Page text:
When the Coachella 2012 lineup was announced, I couldn’t deny that I was impressed. With such a solid collection of artists, I was even considering trying to make it down this year. Adding a second weekend with the exact same lineup seemed confusing and, in all honesty, a stretch. How much was that gonna cost them? What artists are going to be willing to kick it in the general area for another week just to perform to a second crowd of people that will likely already know what to expect? Radiohead was smart and booked a couple of Mexico City dates during the week to continue on their tour with Other Lives. The festival did manage to reel in the big names that the kids these days seem to love and plenty of them: The Black Keys, The Shins, Bon Iver, M83, etc. Most of those bands are or will be on tour, regardless, and the rest of them slowly popped up on the bill of various other festivals – Bon Iver, The Shins, Beirut, Santigold, Wild Flag, Childish Gambino, Beats Antique, The Head and the Heart, tUnE-yArDs, St. Vincent, and Feist will all be at the Sasquatch! Festival this year. After the reality that I was going to stay home with my lady and my infant child became more and more of a reality and the initial hype wore off, there were only a few acts that I was really disappointed about missing by not attending Coachella; most of which weren’t getting very high billing. Death Grips and Company flow were at the top of the acts that I personally have been wishing would make their way up here to the Pacific North West, but haven’t shown any plan to fulfill that dream. fIREHOSE subsequently posted their full tour and already came through here last week. Amon Tobin would appear with his ridiculously amazing and mindblowing ISAM tour, which is still going strong, and, although it’s definitely worth witnessing again, I already caught it last year. I would have checked out the Mazzy Star and Cat Power sets, but it’s not like I’m gonna slit my throat over missing them. The only real big name act that I was disappointed about not seeing was Dr Dre and Snoop Dogg together. It turns out that I had good reason for such disappointment, as their set included a hologram of a resurrected and rapping Tupac Shakur; a visual effect that easily rivaled that of Tobin’s groundbreaking live show. Read the rest of this entry →
Although River of Dreams was not like Beethoven, as Billy Joel desperately wanted me to believe back in 93, Snoop Dogg and Guns N’ Roses were actually a little closer to the genre. I’ve been thinking about all of the reunions, repackaging, or horrible new releases from the likes of Aerosmith, Queen, the Dead Kennedys (minus Jello), Madonna, and The Police. It makes me freak out that the likelihood of the new music being listenable are slim to none. There is still some wishful thinking on the internet that Dr. Dre and Guns N’ Roses may release albums that have been years in the making but that is where their similarities end.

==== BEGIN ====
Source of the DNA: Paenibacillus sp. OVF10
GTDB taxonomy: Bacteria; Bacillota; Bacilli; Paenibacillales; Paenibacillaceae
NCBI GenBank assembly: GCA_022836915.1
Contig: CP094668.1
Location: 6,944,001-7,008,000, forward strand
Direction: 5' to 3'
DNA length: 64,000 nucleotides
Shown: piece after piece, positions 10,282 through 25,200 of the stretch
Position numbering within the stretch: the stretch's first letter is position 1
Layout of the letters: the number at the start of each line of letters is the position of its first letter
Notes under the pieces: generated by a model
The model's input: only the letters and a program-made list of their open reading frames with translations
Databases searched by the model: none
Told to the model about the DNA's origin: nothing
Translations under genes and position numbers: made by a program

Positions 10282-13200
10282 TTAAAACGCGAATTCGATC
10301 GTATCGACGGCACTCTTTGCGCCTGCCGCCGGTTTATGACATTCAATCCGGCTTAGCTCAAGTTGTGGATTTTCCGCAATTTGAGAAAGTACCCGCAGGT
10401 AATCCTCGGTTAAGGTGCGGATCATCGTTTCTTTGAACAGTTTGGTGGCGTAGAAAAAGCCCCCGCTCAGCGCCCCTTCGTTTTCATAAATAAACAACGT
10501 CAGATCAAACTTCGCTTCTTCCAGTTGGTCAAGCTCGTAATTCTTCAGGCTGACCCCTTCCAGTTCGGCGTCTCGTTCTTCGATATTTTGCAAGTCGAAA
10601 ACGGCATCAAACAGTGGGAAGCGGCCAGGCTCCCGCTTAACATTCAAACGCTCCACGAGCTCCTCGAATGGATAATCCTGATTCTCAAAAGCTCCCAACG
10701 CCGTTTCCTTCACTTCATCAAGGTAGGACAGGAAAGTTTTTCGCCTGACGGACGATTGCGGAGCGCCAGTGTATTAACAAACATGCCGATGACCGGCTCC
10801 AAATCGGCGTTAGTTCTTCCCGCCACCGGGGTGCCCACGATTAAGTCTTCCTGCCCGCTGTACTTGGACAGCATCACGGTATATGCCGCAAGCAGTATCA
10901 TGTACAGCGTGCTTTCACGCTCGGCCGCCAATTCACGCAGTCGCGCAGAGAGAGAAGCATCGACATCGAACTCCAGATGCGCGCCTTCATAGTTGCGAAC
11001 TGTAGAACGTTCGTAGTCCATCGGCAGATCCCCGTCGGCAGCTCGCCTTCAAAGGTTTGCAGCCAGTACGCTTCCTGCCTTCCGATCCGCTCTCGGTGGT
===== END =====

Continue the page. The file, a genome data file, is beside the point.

Dr. Dre has had quite the career since he started out with the Strip Club Anthem group World Class Wrecking Cru. I remember playing “Turn Off The Lights” all the time when I was a DJ at Déjà vu. After his mid 80s success as a booty jam maker, he produced NWA’s Straight Outta Compton. The late 80s and the early 90s had Dr. Dre producing most of the popular gangsta rap music to come out of the era and, after NWA broke up, Dr. Dre came out with The Chronic. The original Chronic was a West Coast soundtrack to the early 90s and, once it dropped, Snoop Dogg, Warren G, Nate Dogg, Kurupt, Tha Dogg Pound, and more carried gangsta rap through its first wave. Eventually, Dr. Dre decided to come out with his own label, Aftermath, in which he released a horrible album also titled The Aftermath. After The Aftermath disaster, fans waited for years for the Chronic 2001, which eventually came out in 1999. About a year after the Chronic 2001 came out, Dr. Dre began talking about what was to be his next album, “Detox“.
“Chinese Democracy” is the urban myth of an album that was suppose to be Guns N Roses’ follow up to Use Your Illusion 1 and 2. GNR milked Use Your Illusions 1 and 2 from 1991 until 1993. At that point, they released an album of covers called The Spaghetti Incident, which was their attempt to make their own Garage Days Revisited. Around this time frame (1993-1994), Guns N’ Roses transformed themselves from one of the greatest rock bands into a band that did not create new music for their fans. Axl wanted to sound like the industrial music at the time. Rob Halford from Judas Priest had a band called Fight that was short lived. Axl Rose never let up on his dream to make Guns N’ Roses the next Fight and, in his quest, he fired every original member of Guns N’ Roses and recast them with bizarre replacements. He spent millions of dollars recording tracks that, somehow, started to leak on to the internet around 1999. The tracks that were leaking out way back then are actually the very same tracks that are leaking out now in 2008. These tracks were to be the next Guns N’ Roses album called Chinese Democracy. Read the rest of this entry →